Team SoloMid didn’t have a standout off-season. Sure, picking up a veteran support in Andy “Smoothie” Ta seemed like a step in the right direction, but it was hard to say the same about taking a chance on the relatively unknown top laner Sergen “Broken Blade” Çelik. Combine that with the fact that TSM had to make a last-minute roster change by promoting their academy jungler Matthew “Akaadian” Higginbotham to the starting position, and they raised a lot of red flags coming into the LCS.
Fast-forward to week 4 of the 2019 Spring Split, and TSM are 4-4 in the standings, their record a seeming reflection of their mediocre off-season. Yet, numbers can be misleading. And if you look at the pieces TSM have assembled, they have everything they need to become the most explosive team in North America.
If you were to go back to the end of 2018 and announce that TSM were rebuilding into a team that thrives on aggression, most LCS fans would welcome this news with open arms. The previous iteration of TSM was notorious for its sluggish early game and reactive playstyle. Many of their games dragged past the 35-minute mark only to be decided by a single 5v5 teamfight, and while TSM were decent at this style, they could’ve been so much more if they made an effort to accelerate the pace of their games.
2019’s TSM tackle the opposite problem.
They put a strong emphasis on drafting winning matchups and dominating the early game, but they’re also quick to throw their leads through head-scratching invades and disjointed skirmishes. And it’s all-too-common to see them fall victim to their own aggression. It would be easy to chalk this up to bad judgment calls and individual mistakes, but there’s a bigger problem hiding underneath the misplays.
That is, there’s a clear disconnect between the old and the new members of Team SoloMid.
It’s no secret that Zven and Bjergsen adopt a very controlled approach to the game. They take calculated trades, play around conventional back timings and try their hardest to reduce the number of risks they take to a minimum. Broken Blade and Akaadian play very different League of Legends in comparison. They want to get into the driver’s seat and overwhelm their opponents from the first minutes of the game, and usually, they find a way to pull this playstyle off. Unfortunately, they never ease off the throttle, so they keep fighting even when the risk/reward ratio isn’t there to justify it. Throw in Smoothie, who’s torn between these conflicting ideas, and it’s easy to see why TSM aren’t at the top of the LCS standings.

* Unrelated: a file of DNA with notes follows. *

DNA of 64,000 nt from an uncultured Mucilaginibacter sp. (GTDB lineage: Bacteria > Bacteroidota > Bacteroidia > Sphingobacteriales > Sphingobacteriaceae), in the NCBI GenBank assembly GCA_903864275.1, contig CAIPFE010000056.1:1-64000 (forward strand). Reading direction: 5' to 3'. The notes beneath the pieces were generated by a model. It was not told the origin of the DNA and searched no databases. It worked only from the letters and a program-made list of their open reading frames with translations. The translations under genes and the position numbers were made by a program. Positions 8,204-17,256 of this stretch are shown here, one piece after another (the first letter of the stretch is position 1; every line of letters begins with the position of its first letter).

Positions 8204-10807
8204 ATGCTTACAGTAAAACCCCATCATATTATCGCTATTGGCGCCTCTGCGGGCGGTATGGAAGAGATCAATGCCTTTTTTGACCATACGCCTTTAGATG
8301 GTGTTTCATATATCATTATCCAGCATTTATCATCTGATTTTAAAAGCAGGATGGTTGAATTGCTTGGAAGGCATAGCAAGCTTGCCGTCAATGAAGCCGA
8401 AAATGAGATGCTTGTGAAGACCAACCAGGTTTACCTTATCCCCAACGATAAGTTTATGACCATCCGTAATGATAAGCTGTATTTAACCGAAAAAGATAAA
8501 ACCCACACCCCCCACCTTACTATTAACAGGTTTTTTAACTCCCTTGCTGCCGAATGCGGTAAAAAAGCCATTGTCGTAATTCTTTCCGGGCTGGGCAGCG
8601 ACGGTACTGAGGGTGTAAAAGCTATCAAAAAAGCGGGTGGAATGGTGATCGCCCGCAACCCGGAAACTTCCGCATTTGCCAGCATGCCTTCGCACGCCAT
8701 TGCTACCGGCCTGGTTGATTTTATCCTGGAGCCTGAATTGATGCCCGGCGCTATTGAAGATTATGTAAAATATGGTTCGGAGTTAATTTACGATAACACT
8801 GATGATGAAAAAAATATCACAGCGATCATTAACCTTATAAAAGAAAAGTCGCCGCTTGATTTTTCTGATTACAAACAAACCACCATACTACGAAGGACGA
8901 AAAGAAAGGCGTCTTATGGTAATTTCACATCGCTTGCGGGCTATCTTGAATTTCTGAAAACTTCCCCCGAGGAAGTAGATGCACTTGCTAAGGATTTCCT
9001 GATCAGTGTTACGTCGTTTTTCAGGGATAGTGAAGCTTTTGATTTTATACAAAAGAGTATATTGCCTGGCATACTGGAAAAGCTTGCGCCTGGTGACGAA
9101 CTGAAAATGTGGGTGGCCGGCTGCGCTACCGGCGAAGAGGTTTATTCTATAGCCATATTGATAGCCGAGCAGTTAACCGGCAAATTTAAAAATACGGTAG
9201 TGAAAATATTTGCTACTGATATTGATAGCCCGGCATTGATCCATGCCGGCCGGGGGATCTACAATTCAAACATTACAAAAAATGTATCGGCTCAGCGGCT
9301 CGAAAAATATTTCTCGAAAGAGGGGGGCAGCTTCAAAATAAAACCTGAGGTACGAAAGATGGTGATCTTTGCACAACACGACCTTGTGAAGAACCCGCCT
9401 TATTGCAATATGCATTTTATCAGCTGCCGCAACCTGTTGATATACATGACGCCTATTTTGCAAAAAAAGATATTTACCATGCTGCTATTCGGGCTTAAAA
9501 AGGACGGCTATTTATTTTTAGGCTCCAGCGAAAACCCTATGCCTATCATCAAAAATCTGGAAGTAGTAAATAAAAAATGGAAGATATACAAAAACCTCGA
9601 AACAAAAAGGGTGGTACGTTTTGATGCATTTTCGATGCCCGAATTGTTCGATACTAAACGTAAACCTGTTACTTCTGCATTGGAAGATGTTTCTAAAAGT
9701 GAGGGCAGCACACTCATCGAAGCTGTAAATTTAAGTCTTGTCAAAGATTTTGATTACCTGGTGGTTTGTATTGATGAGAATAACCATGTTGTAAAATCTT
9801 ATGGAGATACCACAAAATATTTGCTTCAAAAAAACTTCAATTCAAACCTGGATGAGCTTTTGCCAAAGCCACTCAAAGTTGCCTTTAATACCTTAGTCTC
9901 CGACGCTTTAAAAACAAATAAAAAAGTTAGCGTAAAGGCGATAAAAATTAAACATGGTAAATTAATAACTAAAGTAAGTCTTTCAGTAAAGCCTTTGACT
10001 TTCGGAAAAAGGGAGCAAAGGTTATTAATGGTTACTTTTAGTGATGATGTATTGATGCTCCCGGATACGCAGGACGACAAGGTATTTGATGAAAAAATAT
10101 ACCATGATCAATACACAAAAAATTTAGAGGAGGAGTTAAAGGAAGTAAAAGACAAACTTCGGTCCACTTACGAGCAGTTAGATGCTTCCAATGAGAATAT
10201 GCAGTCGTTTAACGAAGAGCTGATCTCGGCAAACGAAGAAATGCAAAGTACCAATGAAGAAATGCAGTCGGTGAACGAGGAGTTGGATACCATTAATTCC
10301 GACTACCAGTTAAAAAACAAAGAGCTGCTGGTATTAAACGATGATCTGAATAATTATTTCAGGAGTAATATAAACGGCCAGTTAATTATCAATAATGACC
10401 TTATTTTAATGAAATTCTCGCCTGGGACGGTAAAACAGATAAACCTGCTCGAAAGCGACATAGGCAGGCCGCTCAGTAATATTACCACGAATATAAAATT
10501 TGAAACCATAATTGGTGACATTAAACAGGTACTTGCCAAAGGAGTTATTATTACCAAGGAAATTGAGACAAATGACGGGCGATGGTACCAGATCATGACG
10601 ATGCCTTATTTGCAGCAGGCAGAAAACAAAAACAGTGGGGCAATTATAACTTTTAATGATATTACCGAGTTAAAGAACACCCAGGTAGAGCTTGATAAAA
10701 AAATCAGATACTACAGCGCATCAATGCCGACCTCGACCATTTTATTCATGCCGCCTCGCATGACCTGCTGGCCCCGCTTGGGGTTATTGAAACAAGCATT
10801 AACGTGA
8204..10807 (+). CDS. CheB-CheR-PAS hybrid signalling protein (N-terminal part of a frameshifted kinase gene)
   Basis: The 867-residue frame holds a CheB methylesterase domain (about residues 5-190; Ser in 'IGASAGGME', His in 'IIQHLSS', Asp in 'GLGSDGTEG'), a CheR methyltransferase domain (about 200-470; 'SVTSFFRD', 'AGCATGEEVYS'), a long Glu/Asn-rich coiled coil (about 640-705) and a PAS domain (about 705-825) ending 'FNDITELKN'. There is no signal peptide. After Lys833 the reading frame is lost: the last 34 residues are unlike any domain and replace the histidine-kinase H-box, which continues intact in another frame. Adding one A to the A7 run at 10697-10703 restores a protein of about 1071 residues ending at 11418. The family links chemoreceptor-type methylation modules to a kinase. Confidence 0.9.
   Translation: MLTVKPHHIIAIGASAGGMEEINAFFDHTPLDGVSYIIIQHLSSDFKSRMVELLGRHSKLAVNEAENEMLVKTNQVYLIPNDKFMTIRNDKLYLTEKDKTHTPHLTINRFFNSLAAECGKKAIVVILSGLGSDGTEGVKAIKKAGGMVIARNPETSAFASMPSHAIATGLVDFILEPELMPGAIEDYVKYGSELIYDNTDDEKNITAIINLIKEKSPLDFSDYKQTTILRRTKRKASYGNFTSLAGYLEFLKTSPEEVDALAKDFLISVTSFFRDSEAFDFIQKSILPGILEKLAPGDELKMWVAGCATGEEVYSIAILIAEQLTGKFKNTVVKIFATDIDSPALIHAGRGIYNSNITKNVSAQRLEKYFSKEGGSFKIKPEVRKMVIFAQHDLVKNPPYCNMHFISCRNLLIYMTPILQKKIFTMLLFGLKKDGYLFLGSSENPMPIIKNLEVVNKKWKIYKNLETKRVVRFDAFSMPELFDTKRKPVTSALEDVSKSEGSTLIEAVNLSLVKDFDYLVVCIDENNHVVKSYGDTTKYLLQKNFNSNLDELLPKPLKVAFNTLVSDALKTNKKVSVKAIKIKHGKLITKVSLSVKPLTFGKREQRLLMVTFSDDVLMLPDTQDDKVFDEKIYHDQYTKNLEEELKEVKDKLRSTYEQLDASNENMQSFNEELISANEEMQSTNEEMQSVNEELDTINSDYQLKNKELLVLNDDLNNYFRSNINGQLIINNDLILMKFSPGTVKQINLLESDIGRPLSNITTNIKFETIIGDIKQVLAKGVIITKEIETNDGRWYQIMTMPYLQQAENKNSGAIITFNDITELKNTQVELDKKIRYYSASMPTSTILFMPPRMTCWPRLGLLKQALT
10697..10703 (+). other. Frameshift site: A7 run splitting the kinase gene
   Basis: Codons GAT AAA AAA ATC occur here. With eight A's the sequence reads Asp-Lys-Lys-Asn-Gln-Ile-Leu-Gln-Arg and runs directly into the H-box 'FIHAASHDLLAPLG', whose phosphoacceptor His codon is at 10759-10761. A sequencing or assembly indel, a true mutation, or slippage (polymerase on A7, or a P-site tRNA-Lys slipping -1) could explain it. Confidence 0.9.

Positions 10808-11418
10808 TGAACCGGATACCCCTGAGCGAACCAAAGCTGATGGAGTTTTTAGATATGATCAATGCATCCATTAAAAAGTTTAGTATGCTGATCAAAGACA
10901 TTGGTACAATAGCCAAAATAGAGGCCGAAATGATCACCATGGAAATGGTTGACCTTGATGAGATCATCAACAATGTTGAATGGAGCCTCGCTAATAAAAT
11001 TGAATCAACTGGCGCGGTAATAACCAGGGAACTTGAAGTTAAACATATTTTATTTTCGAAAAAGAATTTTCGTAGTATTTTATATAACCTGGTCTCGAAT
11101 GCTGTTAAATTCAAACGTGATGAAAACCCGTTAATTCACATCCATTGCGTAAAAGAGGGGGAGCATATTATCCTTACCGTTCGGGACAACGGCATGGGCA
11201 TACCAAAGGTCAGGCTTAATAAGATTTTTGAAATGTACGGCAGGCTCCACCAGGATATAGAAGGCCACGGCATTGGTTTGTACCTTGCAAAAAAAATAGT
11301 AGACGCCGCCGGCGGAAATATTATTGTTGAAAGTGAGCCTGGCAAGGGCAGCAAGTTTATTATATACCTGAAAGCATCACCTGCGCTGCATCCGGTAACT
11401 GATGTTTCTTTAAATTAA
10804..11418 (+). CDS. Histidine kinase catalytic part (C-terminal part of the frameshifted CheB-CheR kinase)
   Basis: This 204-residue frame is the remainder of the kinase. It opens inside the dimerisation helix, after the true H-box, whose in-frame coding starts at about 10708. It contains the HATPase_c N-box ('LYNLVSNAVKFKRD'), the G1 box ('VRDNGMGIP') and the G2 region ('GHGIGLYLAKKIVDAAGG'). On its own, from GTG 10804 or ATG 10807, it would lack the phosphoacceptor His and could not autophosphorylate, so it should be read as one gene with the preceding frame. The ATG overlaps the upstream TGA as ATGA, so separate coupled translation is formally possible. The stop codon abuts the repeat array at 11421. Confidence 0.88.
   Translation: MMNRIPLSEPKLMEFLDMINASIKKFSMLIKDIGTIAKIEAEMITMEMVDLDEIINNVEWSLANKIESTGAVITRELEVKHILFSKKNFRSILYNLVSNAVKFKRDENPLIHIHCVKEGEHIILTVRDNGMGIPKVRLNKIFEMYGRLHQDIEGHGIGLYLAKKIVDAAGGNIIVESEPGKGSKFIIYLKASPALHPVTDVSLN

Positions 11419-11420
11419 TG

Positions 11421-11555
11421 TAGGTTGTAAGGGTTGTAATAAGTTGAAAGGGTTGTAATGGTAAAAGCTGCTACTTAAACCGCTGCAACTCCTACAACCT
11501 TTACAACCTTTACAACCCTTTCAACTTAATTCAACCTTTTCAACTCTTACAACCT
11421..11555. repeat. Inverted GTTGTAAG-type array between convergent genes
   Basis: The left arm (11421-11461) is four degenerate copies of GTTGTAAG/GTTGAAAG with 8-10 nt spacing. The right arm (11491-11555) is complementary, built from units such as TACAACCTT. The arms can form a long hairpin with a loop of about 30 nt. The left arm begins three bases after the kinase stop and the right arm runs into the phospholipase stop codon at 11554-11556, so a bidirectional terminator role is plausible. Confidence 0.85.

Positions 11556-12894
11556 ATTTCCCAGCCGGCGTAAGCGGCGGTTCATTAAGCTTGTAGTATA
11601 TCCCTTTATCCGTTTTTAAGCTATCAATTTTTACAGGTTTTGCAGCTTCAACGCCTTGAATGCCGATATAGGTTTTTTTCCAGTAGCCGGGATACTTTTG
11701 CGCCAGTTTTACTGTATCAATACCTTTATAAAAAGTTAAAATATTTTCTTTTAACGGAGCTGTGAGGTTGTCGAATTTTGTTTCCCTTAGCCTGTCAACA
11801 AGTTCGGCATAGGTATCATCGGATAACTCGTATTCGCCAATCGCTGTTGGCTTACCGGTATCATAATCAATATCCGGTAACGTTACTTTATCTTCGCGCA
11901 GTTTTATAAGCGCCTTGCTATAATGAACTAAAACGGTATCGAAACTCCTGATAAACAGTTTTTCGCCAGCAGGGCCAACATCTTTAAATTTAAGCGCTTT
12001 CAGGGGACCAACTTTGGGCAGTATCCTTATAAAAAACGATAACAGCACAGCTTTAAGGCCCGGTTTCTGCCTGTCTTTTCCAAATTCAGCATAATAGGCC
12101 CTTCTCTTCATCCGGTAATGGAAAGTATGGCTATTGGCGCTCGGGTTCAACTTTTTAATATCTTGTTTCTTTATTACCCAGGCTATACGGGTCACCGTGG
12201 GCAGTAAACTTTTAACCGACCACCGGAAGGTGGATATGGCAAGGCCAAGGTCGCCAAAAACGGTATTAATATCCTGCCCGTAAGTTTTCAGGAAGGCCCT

So, which playstyle is better?
Zven and Bjergsen have already been tested by time. Their measured approach to the game allowed them to reach dizzying heights in their home regions. A similar playstyle also laid the foundation of the SK Telecom T1 dynasty that dominated the League of Legends landscape for several years in a row. However, Broken Blade and Akaadian aren’t in the wrong either. If Worlds 2018 is any indication, the time of risk-averse playstyles might be long in the past, so TSM need to ramp up their aggression if they want to stay ahead of the competition.
Perhaps the truth lies somewhere in the middle.
TSM’s week 4 match against Team Liquid already gave us a sneak peek of how dominant they can look when their conflicting playstyles come together. Not only did they put TL on the back foot with heavy top lane pressure and constant jungle skirmishes, but they did a great job of pressing this lead by setting up vision in enemy territory and playing around Broken Blade’s splitpushing. They proved this approach can work, now it’s just a matter of executing it.
In the end, TSM are a work in progress. Broken Blade and Akaadian are striving to find consistency, Zven and Smoothie are getting used to playing as a unit, and Bjergsen is tailoring his playstyle towards the needs of his teammates. But these are the growing pains that every newly-formed team goes through, and if you look at the general direction of the 2019 TSM, it’s still overwhelmingly positive.
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